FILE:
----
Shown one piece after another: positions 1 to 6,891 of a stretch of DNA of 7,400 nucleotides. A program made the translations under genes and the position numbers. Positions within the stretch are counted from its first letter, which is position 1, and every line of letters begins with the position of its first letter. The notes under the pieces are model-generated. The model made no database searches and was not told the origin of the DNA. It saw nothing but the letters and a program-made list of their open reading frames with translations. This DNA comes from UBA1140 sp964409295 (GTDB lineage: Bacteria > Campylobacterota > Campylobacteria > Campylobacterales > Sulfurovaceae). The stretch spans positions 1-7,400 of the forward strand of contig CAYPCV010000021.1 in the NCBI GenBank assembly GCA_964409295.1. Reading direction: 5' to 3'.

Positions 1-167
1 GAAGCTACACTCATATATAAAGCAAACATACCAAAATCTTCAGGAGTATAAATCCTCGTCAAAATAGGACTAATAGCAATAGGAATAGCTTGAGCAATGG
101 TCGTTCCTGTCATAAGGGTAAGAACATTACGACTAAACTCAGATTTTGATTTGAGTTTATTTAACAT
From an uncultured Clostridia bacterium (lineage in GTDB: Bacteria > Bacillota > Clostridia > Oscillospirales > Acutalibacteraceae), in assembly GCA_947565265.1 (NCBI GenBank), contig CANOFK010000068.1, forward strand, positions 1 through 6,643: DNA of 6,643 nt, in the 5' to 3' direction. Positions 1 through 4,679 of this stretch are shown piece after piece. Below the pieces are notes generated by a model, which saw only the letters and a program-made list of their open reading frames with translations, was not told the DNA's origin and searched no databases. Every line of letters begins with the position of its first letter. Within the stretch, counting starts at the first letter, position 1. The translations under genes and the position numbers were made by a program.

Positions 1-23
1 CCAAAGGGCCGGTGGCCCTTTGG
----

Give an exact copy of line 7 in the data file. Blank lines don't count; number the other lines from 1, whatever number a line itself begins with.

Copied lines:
1 CCAAAGGGCCGGTGGCCCTTTGG